SpaceBorn has intentions to achieve the first conception and birth in space.
Does humanity need a plan B?
Well, just in case the answer to this question is yes, a Dutch entrepreneur decided to explore the ability to reproduce in space.
Egbert Edelbroek heads the pioneering company SpaceBorn United, focusing on reproduction and potential births in the partial gravity environment of Mars.
It’s a process that comes with huge challenges.
While the prospect of the first sexual encounters in space may seem utopian, the ambitious Dutchman is confident that he will witness a human conceived and born in space during his lifetime.
“If you want human colonies (…) beyond Earth, and if you genuinely want them to be independent, you also need to address the challenge of reproduction,” Edelbroek said.
Humanity must, therefore, “become a multiplanetary species,” he told AFP.
Faced with colossal challenges of potential sexual encounters in space, the primary hurdle being the lack of gravity that would separate couples, SpaceBorn United primarily aims to achieve conceiving an embryo in space.
For ethical reasons, the company is initially working on reproducing mice before considering sending human sperm and eggs far from Earth. To facilitate this, they have developed a disc that mixes the cells.
“It’s like a space station for your cells,” said Aqeel Shamsul, CEO of the British company Frontier Space Technologies, collaborating on the project.
The embryo will then be cryogenically frozen to halt its development, ensuring a safe return under challenging conditions, including vibrations and gravitational forces.
A launch with mouse cells is planned for the end of next year, with the first launch aiming to produce a human embryo expected to take “five or six years,” according to Edelbroek.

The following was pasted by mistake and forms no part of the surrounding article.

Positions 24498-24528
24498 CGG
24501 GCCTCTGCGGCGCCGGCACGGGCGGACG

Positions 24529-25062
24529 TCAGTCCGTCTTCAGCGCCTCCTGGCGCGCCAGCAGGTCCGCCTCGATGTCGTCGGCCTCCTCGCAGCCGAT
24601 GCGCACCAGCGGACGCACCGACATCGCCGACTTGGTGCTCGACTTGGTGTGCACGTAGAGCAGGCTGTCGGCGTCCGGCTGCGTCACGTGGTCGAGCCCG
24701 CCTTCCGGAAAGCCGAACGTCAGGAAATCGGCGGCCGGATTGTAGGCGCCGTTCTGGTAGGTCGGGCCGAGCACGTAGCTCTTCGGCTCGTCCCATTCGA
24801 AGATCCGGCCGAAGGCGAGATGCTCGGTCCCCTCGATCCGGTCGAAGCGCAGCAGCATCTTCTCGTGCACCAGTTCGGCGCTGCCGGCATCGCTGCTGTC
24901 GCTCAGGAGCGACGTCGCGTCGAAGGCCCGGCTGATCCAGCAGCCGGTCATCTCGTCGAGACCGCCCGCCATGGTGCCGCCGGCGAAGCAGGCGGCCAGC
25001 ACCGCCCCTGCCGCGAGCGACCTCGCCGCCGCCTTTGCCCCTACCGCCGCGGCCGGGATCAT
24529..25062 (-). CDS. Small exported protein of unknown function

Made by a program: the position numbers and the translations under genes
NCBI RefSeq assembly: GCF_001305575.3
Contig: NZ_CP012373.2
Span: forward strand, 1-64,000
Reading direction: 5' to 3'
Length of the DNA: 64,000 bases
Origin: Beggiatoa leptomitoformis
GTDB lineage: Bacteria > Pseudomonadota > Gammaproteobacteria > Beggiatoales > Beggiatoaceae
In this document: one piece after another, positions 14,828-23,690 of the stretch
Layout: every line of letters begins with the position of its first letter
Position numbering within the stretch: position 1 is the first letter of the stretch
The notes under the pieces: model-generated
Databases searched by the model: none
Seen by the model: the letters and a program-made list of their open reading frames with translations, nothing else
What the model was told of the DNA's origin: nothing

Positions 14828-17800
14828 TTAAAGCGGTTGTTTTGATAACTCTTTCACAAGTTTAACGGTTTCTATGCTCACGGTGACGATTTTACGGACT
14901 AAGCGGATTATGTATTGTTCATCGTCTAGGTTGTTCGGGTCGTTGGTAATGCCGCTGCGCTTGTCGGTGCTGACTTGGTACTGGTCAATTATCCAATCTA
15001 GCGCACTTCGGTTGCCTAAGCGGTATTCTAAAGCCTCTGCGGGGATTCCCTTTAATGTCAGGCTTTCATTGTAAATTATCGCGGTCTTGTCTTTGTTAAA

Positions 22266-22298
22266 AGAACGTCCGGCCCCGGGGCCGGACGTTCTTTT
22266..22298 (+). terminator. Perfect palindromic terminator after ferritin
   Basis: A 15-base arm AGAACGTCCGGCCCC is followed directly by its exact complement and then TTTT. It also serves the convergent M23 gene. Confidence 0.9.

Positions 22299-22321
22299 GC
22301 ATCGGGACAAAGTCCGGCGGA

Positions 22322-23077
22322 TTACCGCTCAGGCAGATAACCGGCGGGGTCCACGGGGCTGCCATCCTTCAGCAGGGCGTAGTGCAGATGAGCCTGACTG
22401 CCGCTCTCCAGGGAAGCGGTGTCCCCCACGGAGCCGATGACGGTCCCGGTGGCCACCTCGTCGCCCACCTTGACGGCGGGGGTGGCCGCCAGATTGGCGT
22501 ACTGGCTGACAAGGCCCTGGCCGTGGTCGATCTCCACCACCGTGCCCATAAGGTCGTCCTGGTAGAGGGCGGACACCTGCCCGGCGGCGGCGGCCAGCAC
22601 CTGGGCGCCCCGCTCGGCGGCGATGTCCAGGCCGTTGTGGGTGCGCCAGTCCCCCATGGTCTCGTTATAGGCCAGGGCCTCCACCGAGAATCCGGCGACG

However, this is just a small step, and a giant leap is required on an ethical level before such an embryo can be implanted in a woman, leading to the birth of the first child conceived in space.
“It’s a delicate subject. Ultimately, you expose vulnerable human cells, human embryos, to the dangers of space (…) for which embryos were never designed,” said Edelbroek.
The sensitivity of these issues is one reason why research on space reproduction has generally been entrusted to private companies rather than NASA, he explained.
Edelbroek, who believes his company is the only one seeking to develop a human embryo in space, hopes natural birth in space will one day be achieved – admitting that the road is “long.”
Bodily fluids, pulled downward on Earth, would be drawn upward in a low-gravity environment, presenting several challenges.
While adult bodies can handle certain differences, a growing fetus is “more vulnerable.” “So you must first create the perfect environment,” he said.
The current development of space tourism is also a factor to consider: a new kind of traveller might want to be the first to conceive in space, said the entrepreneur who raises awareness in the sector about the risks.
Spaceborn’s research, replicating the in vitro fertilisation process in space, also aids people in conceiving on Earth, according to him.
He initially hoped that a baby could be conceived in space within a few years, but the magnitude of the challenges forced him to temper his ambitions.
“We went from wildly ambitious to just very ambitious,” he said.
However, the 48-year-old remains convinced that a baby will be born in space during his lifetime.
“I expect to reach at least 100 years. So, that should give us enough decades to achieve it.”